The scuba team came in and found the body a short time later. “It amazed the chief that Lady found the body,” he continued. “Afterwards, we talked to the family and let Lady go to them. They were hugging her and crying with her. I know Lady found that rewarding.” Lady joined the Victor family after Roger picked her out of a litter his daughter owned. The runt of the litter, she was first known as “Little Lady.” It wasn’t long after that when he initiated certain tests to see if she would make for a good cadaver dog. Their previous dog, a black lab named Shadow, was also a family-trained cadaver dog.


“We played little games of hide-and-seek with the grandkids — they would go hide in the fields and trees on a friend’s property and Lady would go find them. We knew she would make a good cadaver dog,” said Victor. Another training method included putting ground meat into a tennis ball, letting it spoil, and hiding and burying it for Lady to sniff out and find. He would also drop it in the river and she would locate the scent, even in the swift currents. “All of the local fire departments and police forces knew she was available, and they called us when needed,” he said. “We usually located the body within an hour’s time. The guys really appreciated the dog being there.”   Submitted by Jim Cortina, Dir. CPWDA

In Loving Memory of

January 9, 2015
Handler: David Dissellbrett 
Alaska Search and Rescue
Anchorage rescue dog dies after eating antifreeze
Anchorage police are investigating the possible poisoning of a 5-year-old search-and-rescue dog, which died Thursday after
 eating antifreeze-laden food at a home near the Campbell Creek Trail. APD spokeswoman Jennifer Castro said in a Friday
 statement that police were informed Thursday of the incident, on the 4700 block of Grumman Street off Tudor Road.
 The animal has been used for search and rescue by Alaska Search and Rescue Dogs for the past three years.
 “The owner of the 5-year-old female English Shepherd, Little Su, said the dog became sick the day prior and was
 taken to the vet,” Castro wrote.

“A sample of fluid from the dog confirmed that the dog had consumed antifreeze; meanwhile the dog owner found a
 container outside near their property containing a mixture of chicken and antifreeze.” Little Su's owner, David Dissellbrett,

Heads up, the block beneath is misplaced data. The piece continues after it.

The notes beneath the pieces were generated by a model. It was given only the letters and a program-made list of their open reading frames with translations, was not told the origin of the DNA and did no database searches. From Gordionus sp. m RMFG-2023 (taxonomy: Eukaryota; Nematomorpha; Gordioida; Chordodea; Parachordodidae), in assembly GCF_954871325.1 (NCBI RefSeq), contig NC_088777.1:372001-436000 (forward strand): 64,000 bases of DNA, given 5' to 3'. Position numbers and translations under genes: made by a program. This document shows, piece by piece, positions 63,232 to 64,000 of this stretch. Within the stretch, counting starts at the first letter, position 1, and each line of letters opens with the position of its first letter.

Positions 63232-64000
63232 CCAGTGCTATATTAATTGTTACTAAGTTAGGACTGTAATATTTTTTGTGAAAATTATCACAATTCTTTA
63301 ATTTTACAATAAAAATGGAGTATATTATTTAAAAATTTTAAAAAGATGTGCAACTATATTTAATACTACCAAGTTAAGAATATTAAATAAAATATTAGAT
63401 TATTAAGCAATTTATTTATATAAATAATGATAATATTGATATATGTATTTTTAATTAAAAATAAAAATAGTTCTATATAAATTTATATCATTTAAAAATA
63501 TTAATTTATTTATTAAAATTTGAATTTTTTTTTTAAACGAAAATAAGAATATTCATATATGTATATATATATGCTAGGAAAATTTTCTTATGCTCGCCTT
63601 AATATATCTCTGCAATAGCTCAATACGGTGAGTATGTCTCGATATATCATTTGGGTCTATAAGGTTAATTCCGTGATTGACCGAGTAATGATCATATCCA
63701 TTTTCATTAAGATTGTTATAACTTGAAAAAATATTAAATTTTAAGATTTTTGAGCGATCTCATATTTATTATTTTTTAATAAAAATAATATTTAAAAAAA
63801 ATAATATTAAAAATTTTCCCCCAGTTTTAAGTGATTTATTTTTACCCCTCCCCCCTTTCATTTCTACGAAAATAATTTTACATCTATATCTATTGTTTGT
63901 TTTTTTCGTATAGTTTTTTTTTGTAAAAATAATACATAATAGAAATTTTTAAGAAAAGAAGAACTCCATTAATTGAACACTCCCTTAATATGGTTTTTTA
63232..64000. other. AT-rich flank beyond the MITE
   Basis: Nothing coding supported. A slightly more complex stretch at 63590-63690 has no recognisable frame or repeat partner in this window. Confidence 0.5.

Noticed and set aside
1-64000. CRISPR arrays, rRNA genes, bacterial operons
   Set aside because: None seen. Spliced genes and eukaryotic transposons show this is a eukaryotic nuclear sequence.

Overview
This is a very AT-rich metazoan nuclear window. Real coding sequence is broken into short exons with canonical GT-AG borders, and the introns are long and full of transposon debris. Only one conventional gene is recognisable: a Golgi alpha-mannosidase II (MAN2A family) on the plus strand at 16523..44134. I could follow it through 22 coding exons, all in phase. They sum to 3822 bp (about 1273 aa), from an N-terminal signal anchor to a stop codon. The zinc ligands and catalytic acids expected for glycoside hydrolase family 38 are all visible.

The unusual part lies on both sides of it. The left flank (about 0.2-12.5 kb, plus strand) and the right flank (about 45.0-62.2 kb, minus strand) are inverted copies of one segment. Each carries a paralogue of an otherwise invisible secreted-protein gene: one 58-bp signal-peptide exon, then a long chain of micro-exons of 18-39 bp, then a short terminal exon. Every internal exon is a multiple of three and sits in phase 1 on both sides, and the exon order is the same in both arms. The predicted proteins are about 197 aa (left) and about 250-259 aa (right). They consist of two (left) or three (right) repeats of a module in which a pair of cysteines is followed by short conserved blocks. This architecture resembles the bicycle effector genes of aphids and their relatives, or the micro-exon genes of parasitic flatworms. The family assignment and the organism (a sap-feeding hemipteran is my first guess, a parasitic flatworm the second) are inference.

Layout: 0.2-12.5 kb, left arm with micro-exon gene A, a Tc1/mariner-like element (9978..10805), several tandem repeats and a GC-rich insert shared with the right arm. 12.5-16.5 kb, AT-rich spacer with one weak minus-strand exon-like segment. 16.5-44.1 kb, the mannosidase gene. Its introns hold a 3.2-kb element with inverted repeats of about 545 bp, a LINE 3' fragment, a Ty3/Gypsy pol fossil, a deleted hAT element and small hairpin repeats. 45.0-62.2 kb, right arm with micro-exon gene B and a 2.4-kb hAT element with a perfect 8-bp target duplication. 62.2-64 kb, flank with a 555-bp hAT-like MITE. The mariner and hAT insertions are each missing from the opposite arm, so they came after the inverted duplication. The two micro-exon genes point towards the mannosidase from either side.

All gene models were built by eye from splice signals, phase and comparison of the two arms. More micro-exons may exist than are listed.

told Channel 2 Friday afternoon that the poisoned food which killed his dog had been left less than 10 yards from the
 back door of his home. He said that whoever had done so had been targeting their house. Castro couldn’t confirm
whether the death was related to a Facebook post, forwarded to Channel 2 Thursday night, warning dog owners of a
 container holding “dog food and antifreeze” being left on the trail.

The post said that one dog had already eaten the deadly mixture. According to the Humane Society of the United States
the ethylene glycol in antifreeze is what kills dogs, who are drawn to its sweet taste. Manufacturers agreed
to incorporate a bittering agent in 2012, but antifreeze poisoning -- which initially manifests as lethargic behavior
within 30 minutes of ingestion -- remains a grave concern for pets. “The second phase, which can last up to three days,
 is characterized by symptoms such as vomiting, oral and gastric ulcers, kidney failure, coma and death,” Humane
Society officials wrote.

Alaska State Troopers spokeswoman Beth Ipsen unequivocally called Little Su's death a poisoning, in a statement issued
Friday afternoon. She says troopers and Alaska Search and Rescue Dogs are coordinating with the owners to cope
with the dog’s loss. “Right now, they’re just dealing with the death of their dog,” Ipsen said. “As you can imagine,
 they’re devastated.” Ipsen said Little Su was important to the law-enforcement community as well as its owners.
“This was a 5-year-old dog, and it was going through pretty extensive training to be a search-and-rescue dog,”
Ipsen said. “Not only was it a loved pet, it was a pretty valuable asset as well.” Castro asks anyone with information
 on Little Su’s death to call APD at 786-8900. or anonymously contact Crime Stoppers at 561-STOP or through
its website.

Submitted by Jim Cortina, Dir. CPWDA